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Blocks, Blueprints, and Fluid Power

Written on December 18th, 2013

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This year, students in Rachael Dykstra’s science class learned by doing. For most of November, and a good part of December, fifteen Jarvis Community Christian School (JCCS) students were hard at work designing models of lifters and rotational arms. Their aim: to build a device capable of moving one block to a specified distance.

Working in groups of twos and threes, students constructed their prototypes using kits that contained basic materials like wood and glue. Outside of the classroom, preparation for their assignments was a little less tactile, but equally collaborative. Teams had the opportunity to work on shared blueprints at the same time, from various locations, with the aid of their online portfolios. That element of the project was appealing to the class from the start, says Dykstra. It allowed students to stay connected with their team mates and continue their good work from home.

On December 12th, students presented their completed prototypes to a panel of judges for their school’s first ever Science Challenge. The event took place in the JCCS gym and was modeled after the National Fluid Power Association (NFPA) Fluid Power Challenge—something that Dykstra heard about while attending a Science Teachers Association of Ontario Conference in November.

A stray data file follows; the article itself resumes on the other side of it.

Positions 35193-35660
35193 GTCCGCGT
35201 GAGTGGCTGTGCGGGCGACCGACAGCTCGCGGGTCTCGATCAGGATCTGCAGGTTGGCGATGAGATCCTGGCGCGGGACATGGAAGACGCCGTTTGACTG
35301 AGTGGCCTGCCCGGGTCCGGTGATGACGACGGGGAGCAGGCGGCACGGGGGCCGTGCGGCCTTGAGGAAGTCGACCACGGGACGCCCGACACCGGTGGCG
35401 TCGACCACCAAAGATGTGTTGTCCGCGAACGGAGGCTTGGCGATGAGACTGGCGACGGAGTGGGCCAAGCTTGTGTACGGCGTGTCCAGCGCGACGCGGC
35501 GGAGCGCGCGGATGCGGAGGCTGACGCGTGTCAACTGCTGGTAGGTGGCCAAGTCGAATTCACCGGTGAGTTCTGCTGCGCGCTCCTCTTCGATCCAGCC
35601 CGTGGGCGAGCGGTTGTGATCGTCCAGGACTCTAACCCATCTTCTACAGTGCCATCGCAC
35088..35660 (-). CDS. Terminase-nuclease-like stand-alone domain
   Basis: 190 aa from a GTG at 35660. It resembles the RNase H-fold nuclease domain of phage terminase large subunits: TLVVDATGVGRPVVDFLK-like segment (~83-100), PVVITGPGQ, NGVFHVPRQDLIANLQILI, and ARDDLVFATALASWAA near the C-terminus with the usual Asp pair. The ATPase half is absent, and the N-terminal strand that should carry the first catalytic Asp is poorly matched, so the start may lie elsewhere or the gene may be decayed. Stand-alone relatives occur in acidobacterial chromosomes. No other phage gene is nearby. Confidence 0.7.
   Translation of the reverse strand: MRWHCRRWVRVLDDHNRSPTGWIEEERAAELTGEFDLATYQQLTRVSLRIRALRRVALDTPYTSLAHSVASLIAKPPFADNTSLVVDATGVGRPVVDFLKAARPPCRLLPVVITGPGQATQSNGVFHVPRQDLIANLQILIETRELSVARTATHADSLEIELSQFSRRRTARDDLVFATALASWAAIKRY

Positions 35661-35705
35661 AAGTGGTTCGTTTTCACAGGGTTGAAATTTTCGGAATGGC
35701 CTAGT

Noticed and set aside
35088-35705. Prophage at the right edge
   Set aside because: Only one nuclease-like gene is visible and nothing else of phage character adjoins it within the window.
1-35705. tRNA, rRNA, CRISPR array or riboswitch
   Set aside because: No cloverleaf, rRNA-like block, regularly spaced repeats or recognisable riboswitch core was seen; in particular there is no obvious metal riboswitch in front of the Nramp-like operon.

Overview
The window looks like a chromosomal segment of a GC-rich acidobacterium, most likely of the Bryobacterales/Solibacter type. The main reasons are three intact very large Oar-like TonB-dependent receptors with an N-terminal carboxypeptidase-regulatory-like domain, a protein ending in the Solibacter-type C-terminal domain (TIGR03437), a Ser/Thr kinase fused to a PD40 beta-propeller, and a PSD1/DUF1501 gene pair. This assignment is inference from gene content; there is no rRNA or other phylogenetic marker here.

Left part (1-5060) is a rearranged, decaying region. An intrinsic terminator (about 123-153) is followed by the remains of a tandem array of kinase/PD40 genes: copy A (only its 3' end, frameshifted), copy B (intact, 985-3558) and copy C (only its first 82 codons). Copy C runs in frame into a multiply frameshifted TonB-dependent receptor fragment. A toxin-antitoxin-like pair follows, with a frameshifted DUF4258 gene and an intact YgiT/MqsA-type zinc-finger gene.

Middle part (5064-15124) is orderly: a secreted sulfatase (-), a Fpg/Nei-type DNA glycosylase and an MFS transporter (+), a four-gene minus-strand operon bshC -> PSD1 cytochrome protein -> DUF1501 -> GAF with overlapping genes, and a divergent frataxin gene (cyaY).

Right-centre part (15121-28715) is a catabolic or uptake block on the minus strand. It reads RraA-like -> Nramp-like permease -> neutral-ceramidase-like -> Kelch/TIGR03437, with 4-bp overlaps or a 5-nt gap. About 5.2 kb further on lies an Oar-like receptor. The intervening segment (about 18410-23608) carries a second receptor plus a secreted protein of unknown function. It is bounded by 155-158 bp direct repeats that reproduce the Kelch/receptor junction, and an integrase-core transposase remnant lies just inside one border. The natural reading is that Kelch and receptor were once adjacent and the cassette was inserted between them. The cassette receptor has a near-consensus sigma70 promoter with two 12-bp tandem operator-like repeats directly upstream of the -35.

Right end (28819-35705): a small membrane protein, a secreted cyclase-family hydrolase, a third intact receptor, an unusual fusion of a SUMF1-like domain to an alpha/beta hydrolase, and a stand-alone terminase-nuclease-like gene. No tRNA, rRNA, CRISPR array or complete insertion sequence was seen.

Using their online portfolios, students were required to build, test and troubleshoot their devices in three and a half hours or less to a group of volunteer parent judges. That was a nerve wracking task for some, but each team rose to the occasion, says Dykstra. She particularly enjoyed seeing students who typically prefer to work behind the scenes take on leadership roles during their prototype demonstrations.

Later in the afternoon participants showed their lifters and rotational arms to younger students, all of whom were eager to understand how the devices worked. Not only did that part of the day allow for multi-age engagement, it invited the Grade 7 and 8 students to step into the of role teacher as they explained what they made to a curious audience.

“The Science Challenge was a great twist on the traditional Science Fair,” says JCCS Principal Douglas Osborn. “It was thrilling to see students excited and motivated to use their scientific knowledge to create and solve real, practical challenges,” he adds.

According to Osborn, the school’s Science Challenge has prompted a number of students to consider exploring careers in the field of design and engineering.

The enthusiasm surrounding the project was palpable in the classroom from day one, says Dykstra. And she hopes it’s the kind that will spread. As far as she’s concerned, the more Christian schools that participate in future JCCS Science Challenges, or host their own, the better.

To ask questions and learn more about the JCCS Science Challenge, connect with Rachael Dykstra on the eCurriculum’s EHE Science group.

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